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View Diary: On Saving This Government (198 comments)

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  •  newsflash: it is not a political party's job (none)
    to save a government.  it is the people's.

    while there is still room for a filibuster here, i have to remind people that the priveledge of appointment was decided long ago.  back when everyone was bitching about kerry's muddled position on the war.... which is precisely NOT to say it wasn't muddled (it was), it's to draw attention to a set of priorities.

    unfortunately, since my stay at dkos i have seen so many "dems better do this now or it's the end of the world and they're spineless and i give up" diaries for this one to be very affective.

    at this point.

    although this one was more eloquent, that's for sure.  v. well written.

    bounce in my step all day from dean's spot on late edition.

    thanks for bringing me back down to earth, georgia.

    i repeat.  it's not a political party's job to save this government.  it's the people's.  people have the power.  people ALSO have the responsibility for how they use that power.

    •  More angels on pins, BCat (none)
      I'm not going to try deconstructing your entire post, but to merely ask you a simple question (since you posited that the people, and not parties are responsible for the government):

      What is the purpose of a political party?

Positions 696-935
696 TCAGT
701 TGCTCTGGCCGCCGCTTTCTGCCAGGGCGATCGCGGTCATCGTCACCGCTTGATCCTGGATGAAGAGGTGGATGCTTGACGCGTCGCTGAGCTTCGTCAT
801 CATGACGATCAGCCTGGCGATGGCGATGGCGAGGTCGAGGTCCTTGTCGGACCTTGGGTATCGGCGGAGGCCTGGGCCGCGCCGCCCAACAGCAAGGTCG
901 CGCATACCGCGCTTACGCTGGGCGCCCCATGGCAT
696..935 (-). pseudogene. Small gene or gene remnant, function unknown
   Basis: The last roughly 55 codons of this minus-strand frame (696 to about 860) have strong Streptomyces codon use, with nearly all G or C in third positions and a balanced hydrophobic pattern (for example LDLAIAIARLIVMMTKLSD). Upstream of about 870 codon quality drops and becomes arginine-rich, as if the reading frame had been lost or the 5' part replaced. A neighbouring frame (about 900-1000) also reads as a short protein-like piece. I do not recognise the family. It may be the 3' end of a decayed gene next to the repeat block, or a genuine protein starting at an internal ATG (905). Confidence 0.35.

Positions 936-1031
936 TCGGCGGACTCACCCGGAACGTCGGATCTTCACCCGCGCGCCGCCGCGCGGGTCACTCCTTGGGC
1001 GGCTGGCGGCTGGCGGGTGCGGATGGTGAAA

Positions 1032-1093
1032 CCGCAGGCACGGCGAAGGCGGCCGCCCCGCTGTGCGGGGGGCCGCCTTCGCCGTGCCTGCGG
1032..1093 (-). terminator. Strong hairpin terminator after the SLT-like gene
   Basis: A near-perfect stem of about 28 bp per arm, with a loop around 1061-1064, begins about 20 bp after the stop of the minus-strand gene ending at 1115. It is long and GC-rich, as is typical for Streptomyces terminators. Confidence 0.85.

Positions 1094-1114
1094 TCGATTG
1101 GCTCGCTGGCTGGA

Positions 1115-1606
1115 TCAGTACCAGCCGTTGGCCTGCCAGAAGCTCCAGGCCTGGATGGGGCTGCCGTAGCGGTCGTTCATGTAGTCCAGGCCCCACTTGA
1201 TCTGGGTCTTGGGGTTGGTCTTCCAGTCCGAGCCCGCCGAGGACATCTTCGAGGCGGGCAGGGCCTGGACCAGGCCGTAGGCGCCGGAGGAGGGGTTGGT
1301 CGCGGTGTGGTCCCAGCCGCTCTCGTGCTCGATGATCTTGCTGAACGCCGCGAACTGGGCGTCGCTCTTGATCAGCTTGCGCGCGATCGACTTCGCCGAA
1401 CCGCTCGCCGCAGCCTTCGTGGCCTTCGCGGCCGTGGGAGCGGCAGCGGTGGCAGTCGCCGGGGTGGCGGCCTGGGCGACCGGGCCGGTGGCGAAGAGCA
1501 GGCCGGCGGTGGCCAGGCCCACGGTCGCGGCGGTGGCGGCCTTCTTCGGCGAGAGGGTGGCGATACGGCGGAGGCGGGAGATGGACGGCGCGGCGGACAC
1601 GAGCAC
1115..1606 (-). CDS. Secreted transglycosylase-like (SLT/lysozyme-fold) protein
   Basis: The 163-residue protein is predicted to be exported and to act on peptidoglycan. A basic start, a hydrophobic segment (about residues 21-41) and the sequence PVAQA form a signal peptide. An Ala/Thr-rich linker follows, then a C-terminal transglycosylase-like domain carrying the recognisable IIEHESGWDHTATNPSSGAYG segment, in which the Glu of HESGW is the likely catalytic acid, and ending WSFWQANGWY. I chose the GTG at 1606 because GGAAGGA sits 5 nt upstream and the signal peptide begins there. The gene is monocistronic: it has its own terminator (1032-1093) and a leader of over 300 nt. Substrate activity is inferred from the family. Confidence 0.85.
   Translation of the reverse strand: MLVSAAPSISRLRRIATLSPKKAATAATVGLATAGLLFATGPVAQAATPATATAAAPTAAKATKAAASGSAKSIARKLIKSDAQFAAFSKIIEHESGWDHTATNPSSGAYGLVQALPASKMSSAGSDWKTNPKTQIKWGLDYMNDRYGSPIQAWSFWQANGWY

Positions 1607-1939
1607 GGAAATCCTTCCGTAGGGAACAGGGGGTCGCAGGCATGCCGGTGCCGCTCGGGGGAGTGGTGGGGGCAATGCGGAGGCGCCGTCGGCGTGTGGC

Show me that it isn't to represent a sub-set of the peoples' interest in government and I'll concede right away. But please, since you think this is a meaningful difference (whereas I believe it to be, as with many of your posts, a distinction without a difference), demonstrate how a political party exists expressly not to be responsible for government.

      -8.38, -4.97 "...there is nothing either good or bad, but thinking makes it so." Hamlet, Act II, Scene ii.

      by thingamabob on Sun Jan 08, 2006 at 08:11:00 PM PST

      [ Parent ]

      •  it doesn't exist not to be (none)
        but the voters don't exist not to be either.
        •  thanks (none)
          Your point would better have been to question whether Dems (or any party, really) was giving voters what they wanted, or merely reacting to a set of assumptions about what they want generated by a system which no longer responds to actual voters.

          That I would agree with, but I would also suggest that it is precisely georgia10's point--that those Democrats who are still busy "triangulating" are no longer responsive to the voters they supposedly represent.

          Of course, the logical follow-up is (if you believe party politics dead), then what is to be done? Are you advocating a vigil, a sit-in or a revolution?

          -8.38, -4.97 "...there is nothing either good or bad, but thinking makes it so." Hamlet, Act II, Scene ii.

          by thingamabob on Sun Jan 08, 2006 at 08:51:48 PM PST

          [ Parent ]

          •  if you believe politics is dead (none)
            that's what i'm advocating.

            but if you believe politics is dead then georgia's well-written diary is a waste of time.  a set of completely unrealistic expectations is nurtured creating profound and cyclical dissappointment.

            better to just skip to the vigil/revolution, etc.

            btw, i don't think politics is dead.

            do you?

            right now??

            is politics dead if dems don't filibuster??

            •  maybe it's not either/or? (none)
              maybe what politics needs is a massive social movement?

              maybe it's not an issue of choosing between political and movement actions?

              maybe BOTH are needed?

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